Still, her mission remains: she must destroy the Demon Lord and save Arcadia.  But how can she save Arcadia after she sees the evil in their selfish hearts as they so willingly make their bargains, knowing what they will have to pay for it?  And how can she destroy the Demon Lord after she sees how much he has done to try to save her people, after she sees how much he is willing to do to save her?

Throw in a house that changes every time you turn around, much like the staircases at Hogwarts, though much more dangerous, and a servant called Shade, who isn’t much more than a shadow (literally), and you have an intriguing book that was firing my imagination long after I finished it.  (I even woke up this morning and reread the ending, after having finished it at 2a.m.)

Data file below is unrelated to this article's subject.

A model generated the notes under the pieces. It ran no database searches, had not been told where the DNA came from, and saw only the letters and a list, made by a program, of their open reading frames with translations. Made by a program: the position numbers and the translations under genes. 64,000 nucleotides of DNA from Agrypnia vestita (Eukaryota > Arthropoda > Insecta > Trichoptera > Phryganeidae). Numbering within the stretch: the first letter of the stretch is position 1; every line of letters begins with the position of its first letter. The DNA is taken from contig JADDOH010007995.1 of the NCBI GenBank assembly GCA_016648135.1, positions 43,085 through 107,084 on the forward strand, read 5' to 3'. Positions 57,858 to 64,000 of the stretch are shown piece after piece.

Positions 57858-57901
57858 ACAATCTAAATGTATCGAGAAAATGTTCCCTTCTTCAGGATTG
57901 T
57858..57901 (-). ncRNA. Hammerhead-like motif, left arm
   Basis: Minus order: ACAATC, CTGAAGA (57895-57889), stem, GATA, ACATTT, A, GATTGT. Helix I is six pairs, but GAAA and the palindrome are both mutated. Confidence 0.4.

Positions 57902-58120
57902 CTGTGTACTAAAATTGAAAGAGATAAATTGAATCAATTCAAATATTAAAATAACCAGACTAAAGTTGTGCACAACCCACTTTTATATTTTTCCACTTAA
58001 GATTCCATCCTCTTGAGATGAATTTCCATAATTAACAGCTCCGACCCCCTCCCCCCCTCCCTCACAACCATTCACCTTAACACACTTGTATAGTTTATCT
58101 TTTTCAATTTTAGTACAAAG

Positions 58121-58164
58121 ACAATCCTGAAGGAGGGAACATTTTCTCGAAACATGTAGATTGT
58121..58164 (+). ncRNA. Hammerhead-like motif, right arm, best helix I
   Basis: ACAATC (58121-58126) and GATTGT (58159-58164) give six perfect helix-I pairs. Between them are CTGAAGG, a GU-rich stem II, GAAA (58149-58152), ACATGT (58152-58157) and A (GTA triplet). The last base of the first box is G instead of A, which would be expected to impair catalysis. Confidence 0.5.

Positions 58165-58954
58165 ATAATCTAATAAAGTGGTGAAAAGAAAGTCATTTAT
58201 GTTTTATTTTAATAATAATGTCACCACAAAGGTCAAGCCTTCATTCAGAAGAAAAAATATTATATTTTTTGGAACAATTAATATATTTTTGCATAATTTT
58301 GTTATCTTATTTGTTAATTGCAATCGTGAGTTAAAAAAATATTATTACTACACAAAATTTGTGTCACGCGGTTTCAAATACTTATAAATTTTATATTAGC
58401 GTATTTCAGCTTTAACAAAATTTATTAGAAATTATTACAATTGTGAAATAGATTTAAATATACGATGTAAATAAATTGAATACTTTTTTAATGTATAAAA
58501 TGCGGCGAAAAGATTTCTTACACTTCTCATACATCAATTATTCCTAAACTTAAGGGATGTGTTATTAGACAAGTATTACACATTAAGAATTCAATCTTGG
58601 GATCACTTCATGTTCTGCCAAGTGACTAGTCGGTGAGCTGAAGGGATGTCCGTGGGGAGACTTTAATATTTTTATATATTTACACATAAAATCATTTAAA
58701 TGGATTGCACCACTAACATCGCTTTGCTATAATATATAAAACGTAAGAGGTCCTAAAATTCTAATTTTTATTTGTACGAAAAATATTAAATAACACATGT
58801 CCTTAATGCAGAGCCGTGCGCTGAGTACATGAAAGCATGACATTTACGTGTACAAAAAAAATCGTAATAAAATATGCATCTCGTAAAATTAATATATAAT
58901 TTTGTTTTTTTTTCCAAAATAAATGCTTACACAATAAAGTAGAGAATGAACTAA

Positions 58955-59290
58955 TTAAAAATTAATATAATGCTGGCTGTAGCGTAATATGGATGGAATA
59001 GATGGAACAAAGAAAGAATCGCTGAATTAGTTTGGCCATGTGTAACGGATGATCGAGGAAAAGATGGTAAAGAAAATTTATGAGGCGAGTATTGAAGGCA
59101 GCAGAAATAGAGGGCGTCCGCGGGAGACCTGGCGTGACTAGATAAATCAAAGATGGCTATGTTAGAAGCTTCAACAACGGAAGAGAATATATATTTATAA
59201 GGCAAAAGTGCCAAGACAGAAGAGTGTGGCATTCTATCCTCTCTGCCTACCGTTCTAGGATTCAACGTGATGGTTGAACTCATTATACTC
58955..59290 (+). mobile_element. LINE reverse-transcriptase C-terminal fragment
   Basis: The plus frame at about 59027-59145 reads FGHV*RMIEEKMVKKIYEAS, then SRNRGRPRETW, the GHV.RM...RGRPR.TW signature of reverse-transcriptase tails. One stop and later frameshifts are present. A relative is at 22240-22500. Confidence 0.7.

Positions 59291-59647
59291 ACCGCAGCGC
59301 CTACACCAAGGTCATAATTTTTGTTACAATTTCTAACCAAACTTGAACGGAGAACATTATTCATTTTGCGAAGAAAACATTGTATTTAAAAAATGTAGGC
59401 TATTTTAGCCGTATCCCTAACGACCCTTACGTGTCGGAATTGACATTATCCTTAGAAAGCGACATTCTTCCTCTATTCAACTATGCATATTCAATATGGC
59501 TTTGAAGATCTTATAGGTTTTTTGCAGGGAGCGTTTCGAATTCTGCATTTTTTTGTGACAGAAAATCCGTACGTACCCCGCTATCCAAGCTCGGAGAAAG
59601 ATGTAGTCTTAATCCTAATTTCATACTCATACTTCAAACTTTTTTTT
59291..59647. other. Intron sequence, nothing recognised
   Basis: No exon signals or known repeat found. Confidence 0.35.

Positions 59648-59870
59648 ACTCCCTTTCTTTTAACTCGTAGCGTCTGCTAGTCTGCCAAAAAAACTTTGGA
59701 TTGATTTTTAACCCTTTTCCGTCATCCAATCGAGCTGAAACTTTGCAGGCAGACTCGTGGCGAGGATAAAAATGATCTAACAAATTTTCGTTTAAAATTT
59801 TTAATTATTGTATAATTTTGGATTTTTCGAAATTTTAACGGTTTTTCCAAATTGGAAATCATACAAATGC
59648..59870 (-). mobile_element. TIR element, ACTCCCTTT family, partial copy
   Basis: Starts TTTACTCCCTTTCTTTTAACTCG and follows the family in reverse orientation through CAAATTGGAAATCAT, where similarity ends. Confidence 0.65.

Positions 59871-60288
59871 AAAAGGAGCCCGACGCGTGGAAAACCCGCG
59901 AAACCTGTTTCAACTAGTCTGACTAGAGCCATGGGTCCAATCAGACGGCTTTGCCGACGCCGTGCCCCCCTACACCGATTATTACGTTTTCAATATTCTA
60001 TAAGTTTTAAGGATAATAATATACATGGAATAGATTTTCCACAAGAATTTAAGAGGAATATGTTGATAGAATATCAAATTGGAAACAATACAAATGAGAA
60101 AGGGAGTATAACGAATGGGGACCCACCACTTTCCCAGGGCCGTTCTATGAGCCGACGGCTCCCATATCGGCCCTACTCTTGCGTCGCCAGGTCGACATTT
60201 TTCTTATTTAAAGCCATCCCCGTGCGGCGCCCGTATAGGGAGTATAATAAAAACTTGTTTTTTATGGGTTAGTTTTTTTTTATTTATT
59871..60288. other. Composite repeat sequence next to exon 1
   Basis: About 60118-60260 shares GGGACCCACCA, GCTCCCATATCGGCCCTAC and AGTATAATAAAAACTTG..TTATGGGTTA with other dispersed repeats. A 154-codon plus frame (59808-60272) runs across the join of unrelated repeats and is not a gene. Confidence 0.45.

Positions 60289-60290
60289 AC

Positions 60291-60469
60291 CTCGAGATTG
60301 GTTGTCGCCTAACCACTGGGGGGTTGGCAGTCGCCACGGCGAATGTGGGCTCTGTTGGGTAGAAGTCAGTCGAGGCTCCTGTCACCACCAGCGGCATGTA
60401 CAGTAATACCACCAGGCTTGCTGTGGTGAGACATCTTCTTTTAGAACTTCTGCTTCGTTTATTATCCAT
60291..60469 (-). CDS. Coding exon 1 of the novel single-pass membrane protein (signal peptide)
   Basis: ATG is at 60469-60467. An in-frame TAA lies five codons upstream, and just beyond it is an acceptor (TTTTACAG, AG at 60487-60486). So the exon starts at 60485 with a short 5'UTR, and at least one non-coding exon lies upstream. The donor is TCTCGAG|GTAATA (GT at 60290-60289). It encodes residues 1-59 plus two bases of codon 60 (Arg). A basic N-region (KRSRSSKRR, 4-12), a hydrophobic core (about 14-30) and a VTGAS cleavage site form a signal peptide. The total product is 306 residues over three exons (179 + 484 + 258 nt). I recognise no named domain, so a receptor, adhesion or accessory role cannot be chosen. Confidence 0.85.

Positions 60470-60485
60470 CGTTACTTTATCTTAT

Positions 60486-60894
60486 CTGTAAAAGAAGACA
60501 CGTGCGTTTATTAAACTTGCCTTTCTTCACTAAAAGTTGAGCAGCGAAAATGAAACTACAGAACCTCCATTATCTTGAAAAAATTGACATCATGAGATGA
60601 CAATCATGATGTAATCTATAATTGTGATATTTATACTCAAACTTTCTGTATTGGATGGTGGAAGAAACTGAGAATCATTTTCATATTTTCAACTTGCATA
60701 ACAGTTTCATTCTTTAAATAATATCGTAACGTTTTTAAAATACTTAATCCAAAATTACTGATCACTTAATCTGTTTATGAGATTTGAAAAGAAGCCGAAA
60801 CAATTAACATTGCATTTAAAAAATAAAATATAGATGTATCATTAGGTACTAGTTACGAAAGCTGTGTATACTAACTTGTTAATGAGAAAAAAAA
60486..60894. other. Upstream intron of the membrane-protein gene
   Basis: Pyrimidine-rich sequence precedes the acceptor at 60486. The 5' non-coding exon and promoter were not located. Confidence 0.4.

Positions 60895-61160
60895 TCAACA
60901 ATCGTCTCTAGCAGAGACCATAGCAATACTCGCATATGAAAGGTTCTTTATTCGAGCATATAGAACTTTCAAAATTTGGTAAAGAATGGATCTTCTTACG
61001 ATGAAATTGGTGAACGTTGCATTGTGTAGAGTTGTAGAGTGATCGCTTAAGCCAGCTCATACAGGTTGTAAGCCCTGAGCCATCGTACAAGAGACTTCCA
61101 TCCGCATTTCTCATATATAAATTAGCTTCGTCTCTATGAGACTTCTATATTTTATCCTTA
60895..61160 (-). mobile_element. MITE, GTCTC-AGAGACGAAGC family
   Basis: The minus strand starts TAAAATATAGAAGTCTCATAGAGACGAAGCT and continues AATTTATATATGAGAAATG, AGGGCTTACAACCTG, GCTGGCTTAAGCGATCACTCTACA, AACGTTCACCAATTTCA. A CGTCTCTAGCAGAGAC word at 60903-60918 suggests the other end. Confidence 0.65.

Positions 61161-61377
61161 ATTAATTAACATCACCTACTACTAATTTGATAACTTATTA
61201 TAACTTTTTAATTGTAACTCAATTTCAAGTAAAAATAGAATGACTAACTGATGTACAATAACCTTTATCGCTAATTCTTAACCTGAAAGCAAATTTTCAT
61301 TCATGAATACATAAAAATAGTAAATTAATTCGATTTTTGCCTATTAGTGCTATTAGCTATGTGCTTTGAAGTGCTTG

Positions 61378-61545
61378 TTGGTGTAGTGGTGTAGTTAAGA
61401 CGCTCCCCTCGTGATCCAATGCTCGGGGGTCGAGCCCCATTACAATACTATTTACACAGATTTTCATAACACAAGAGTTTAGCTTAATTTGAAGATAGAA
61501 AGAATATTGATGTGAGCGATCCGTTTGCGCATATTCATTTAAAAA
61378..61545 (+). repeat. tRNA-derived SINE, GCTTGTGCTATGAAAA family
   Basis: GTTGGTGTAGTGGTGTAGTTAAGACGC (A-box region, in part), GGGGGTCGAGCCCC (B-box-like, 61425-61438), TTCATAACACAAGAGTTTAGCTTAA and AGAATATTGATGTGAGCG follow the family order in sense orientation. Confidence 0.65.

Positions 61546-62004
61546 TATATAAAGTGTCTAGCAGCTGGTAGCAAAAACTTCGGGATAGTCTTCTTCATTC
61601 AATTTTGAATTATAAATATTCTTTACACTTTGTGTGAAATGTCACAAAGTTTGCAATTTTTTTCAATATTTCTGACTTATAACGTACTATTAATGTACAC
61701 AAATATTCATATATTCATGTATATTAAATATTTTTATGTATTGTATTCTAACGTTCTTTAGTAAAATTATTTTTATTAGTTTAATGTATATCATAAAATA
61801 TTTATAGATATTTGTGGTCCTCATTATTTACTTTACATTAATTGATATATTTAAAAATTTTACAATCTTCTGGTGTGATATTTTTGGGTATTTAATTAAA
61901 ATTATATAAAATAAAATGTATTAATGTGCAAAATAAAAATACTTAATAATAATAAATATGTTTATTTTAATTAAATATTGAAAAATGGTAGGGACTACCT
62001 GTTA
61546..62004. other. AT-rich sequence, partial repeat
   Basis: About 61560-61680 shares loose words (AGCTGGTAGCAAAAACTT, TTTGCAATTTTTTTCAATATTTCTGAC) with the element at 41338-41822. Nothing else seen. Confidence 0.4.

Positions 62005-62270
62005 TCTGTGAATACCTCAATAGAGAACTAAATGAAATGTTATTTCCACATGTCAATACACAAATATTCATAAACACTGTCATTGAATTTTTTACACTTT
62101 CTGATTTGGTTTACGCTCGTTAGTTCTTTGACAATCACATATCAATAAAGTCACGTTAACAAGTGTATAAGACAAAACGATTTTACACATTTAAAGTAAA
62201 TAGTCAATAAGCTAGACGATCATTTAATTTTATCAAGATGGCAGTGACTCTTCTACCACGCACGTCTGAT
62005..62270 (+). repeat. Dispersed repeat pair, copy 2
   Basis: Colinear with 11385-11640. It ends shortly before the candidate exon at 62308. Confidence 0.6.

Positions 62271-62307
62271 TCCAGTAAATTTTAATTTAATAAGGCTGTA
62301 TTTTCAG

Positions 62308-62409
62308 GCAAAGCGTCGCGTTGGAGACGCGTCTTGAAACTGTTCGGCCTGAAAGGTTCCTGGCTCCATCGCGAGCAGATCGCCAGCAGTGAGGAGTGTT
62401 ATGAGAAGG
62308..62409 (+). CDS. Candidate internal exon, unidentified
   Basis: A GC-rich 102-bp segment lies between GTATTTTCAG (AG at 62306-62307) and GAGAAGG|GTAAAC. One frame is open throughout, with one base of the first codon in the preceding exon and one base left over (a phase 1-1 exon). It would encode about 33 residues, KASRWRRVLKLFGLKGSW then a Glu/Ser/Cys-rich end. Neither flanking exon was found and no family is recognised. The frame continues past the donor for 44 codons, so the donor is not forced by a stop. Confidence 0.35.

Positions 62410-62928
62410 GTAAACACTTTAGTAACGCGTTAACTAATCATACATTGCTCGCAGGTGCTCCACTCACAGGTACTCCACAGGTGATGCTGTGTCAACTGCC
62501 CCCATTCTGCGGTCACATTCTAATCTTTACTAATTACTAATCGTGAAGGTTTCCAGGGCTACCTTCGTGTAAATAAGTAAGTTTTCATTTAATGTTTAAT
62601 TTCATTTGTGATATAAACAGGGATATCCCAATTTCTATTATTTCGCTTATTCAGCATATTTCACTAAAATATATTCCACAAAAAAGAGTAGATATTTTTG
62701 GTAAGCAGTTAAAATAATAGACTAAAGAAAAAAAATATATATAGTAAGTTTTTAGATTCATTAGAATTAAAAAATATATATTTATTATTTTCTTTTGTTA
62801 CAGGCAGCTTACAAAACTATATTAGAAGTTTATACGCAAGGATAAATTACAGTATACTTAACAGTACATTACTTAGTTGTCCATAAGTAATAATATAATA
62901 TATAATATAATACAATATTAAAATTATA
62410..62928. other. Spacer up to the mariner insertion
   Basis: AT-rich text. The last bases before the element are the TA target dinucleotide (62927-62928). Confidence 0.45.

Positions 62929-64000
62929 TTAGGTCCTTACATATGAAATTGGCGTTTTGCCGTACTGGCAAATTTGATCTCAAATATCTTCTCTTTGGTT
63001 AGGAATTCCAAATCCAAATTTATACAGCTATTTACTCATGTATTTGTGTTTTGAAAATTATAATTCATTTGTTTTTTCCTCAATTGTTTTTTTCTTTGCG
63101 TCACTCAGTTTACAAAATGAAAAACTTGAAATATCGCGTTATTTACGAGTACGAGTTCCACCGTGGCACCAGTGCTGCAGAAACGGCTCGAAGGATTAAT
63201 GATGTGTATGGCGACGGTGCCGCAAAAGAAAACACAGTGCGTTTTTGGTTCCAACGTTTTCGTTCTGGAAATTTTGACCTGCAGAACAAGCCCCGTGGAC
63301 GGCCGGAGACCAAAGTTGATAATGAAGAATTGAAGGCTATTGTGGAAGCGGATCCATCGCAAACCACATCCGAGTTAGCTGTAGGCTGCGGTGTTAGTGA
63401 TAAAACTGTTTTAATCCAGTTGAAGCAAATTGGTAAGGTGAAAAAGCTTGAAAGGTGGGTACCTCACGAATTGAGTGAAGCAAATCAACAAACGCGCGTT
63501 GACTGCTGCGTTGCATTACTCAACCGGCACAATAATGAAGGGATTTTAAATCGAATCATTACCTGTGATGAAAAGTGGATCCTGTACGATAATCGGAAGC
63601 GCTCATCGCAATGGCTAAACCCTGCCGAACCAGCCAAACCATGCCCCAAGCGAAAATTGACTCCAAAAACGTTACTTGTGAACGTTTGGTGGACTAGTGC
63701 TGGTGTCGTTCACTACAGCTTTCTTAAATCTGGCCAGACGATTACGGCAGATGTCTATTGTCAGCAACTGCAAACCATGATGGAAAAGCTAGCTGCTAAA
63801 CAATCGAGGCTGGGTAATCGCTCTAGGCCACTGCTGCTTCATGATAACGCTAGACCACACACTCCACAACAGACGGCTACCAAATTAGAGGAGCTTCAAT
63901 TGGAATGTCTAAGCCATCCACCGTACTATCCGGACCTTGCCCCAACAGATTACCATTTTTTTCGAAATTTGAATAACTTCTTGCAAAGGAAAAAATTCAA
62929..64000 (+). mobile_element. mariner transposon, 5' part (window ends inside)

I would suggest this book to anyone who enjoys a good fairy tale, or even just a good story.

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I’m Starving!

The Friday before a three-day weekend tends to be a day a lot of people take off, but in my company, if you work the Friday before a three-day weekend, the company will sometimes spring for a pizza lunch.  They haven’t done so the last two holidays, so when I got the email about the pizza and salad that would be arriving at 1pm, I thought “YES!  I can grab some salad and save a little money.”  (I am no longer eating pizza.) Plus, I had been eating the same salad for the past three out of four days, so a little change would be good.